Students attend pop-up Drax virtual tour

By Drax Group | June 15, 2017

Schoolchildren at a North Yorkshire primary school recently  experienced a unique new “pop up” planetarium developed by Drax to support STEM learning—science, technology, engineering and math—in the curriculum.

The mobile cinema is housed inside an inflatable replica of the giant biomass storage domes at Drax Power Station, near Selby. A state-of-the-art internal projection displays a specially-produced 360-degree film onto the dome walls and ceiling to give the audience a planetarium-style virtual tour of the entire site and its operations with an accompanying informative voice-over.

The video shows how Drax has upgraded half the power station to run on sustainable biomass in place of coal to become the U.K.’s biggest single site renewable energy generator. Drax now produces 16 percent of the U.K.’s renewable electricity—enough to power 4 million U.K. households.

Drax has a long tradition of supporting education and helping children in their science and engineering studies with many schools taking part in tours of the power station to help inspire the next generation of engineers. The company recently launched “Project Reinvent”—a secondary schools’ challenge using STEM learning to develop an idea to improve their local community.

Drax Power Chief Executive Andy Koss said, “At Drax, we are helping to find and inspire the engineers of the future by encouraging greater interest in STEM subjects. As well as inviting schools to the power station to show pupils how energy is generated here, we are now bringing the power station to schools. This new, innovative dome means we can reach and inspire more children, giving them a unique, interactive insight into how we generate renewable electricity.”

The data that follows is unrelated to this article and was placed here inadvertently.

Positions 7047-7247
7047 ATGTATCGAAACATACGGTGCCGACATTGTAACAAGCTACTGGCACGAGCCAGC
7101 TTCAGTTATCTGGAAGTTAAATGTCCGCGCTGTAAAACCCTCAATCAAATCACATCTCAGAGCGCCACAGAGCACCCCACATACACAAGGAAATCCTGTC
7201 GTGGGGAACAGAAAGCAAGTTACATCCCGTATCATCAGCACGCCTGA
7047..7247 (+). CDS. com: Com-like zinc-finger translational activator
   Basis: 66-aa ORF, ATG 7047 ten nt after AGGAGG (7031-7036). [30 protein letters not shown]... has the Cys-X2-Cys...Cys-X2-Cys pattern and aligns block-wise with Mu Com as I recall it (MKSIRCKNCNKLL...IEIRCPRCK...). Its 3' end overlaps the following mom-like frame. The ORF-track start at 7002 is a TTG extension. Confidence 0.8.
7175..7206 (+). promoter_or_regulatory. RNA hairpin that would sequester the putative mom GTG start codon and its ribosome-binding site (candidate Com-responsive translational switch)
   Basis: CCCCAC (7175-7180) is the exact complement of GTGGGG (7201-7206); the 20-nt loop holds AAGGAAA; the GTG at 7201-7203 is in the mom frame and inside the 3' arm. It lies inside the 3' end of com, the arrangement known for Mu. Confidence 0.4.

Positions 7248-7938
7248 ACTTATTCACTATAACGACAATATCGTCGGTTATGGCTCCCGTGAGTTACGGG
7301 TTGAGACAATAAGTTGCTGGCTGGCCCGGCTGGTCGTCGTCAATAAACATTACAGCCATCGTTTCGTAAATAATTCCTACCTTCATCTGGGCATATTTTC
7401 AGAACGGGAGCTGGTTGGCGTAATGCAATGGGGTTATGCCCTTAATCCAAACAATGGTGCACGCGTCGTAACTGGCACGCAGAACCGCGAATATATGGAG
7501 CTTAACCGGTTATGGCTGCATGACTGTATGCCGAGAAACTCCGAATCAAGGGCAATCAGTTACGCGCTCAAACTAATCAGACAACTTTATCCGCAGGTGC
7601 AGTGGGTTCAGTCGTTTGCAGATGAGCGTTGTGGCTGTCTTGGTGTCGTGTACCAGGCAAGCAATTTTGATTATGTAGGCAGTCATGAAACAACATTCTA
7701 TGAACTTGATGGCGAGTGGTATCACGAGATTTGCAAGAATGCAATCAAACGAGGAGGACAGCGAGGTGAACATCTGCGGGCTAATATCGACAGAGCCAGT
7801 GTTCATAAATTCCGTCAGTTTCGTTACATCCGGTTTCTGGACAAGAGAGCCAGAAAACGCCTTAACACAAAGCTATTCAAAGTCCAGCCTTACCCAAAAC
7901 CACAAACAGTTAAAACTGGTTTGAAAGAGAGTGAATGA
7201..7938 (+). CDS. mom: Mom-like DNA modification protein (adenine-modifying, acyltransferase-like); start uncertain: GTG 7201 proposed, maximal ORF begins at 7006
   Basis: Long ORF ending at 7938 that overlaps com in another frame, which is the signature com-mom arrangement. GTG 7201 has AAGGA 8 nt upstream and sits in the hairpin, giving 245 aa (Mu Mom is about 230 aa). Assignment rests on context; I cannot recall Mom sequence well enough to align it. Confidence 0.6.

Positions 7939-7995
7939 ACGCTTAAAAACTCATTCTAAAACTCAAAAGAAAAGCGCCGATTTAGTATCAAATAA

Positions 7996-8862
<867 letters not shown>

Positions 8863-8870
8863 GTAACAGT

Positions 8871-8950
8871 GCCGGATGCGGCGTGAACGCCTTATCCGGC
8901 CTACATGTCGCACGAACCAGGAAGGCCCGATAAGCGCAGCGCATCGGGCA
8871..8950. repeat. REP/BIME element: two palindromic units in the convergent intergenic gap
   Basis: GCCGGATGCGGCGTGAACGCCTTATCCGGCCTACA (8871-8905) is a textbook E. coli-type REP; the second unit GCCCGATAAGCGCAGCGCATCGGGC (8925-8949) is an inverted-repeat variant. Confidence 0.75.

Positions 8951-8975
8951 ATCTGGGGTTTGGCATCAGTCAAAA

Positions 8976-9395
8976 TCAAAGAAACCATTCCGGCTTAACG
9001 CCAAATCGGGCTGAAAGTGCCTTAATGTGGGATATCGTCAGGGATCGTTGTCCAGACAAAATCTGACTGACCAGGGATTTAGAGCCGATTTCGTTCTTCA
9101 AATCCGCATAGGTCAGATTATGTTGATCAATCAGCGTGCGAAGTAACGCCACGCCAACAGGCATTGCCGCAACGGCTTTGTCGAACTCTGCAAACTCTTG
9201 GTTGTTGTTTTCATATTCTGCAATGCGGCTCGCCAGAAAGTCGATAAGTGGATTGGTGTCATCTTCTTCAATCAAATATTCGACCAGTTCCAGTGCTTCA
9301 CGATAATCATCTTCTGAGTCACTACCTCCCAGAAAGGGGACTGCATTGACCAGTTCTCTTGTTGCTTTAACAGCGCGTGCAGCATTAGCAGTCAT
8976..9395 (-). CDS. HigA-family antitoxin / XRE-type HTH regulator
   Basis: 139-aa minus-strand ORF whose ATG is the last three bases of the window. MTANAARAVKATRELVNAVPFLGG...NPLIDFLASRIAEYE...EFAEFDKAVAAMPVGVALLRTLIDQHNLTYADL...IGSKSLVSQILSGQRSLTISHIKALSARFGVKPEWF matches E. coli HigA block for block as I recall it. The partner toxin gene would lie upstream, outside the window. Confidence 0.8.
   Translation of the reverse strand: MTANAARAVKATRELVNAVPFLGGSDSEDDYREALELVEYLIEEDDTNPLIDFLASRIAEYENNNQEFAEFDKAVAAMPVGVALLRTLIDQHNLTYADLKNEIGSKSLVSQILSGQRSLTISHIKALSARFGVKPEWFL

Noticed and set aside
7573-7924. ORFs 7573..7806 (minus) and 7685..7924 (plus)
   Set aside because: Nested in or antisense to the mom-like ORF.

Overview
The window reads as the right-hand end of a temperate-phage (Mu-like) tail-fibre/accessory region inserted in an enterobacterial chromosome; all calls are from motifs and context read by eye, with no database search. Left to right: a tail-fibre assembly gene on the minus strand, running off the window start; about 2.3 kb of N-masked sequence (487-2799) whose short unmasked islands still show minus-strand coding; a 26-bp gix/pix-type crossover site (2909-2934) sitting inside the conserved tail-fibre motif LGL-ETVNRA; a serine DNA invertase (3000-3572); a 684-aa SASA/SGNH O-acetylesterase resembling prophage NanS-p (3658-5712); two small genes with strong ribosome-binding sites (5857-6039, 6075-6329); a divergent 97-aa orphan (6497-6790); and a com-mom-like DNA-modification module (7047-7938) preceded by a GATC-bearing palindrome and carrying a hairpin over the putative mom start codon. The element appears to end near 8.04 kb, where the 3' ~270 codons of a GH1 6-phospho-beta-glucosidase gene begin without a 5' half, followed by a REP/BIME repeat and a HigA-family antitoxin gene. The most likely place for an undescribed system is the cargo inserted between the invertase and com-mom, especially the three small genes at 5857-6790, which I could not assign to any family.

A team from the visitor center at Drax transported the dome to the primary school, where it was inflated and set up within the school grounds.

The idea for the project came from Drax visitor center manager Rachael Baldwin who wanted an innovative new way to take the Drax experience further afield and reach even more school children. She explained, “Drax welcomes thousands of pupils from across our region to discover the sights and sounds of the power station for themselves. We believe this latest innovation in our visitor experience will become an equally engaging and exciting way to share what we do with those schools unable to come to us.

“We’ve gone to great lengths to create real ‘wow factor’ for the children,” she added. “We hope to reach 25,000 school pupils with the dome this year.”

Carlton-in-Snaith Primary School headteacher Jon Watson said, “The children were really looking forward to the visit by Drax and are excited to be the first school pupils to try out the new dome cinema. Our year five and six pupils are currently learning about electricity generation and the environment and the experience was invaluable in terms of bringing the subject to life.”

The 15 foot high and 23 foot wide (4.5 meter x 7 meter) dome can accommodate around 30 pupils at a time.

The immersive 360-degree video experience was designed and created by PEEL Interactive, based in Skipton. It uses a combination of animation, highly detailed and interactive 3D models and dramatic aerial footage to show how electricity is made using sustainable, compressed wood pellets, which have now completely replaced coal in half of Drax’s generating units to achieve carbon savings of over 80 percent.

The film shows how the pellets are formed from low-value material including thinnings—small trees that have been removed from working forests to maximize the growth of the remaining trees—tree tops, sawmill residues and other leftovers from the commercial management of timber supplies produced for other industries.

The Drax guides who will present the video to the schools also use fun props to encourage discussion around sustainable energy generation and use.

The tour is free to all primary and secondary schools and content from the video can be adapted to fit the curriculum and assist teachers in delivering an engaging learning experience.

“We’re sure pupils will love the whole cinema experience of learning,” said Rachael Baldwin. “Our guides really bring to life what happens at Drax, and for the children it’s just as if they too were here at the power station. We are looking forward to taking our virtual tour to schools across the north and even further afield.”

Any schools interested in booking a dome visit should contact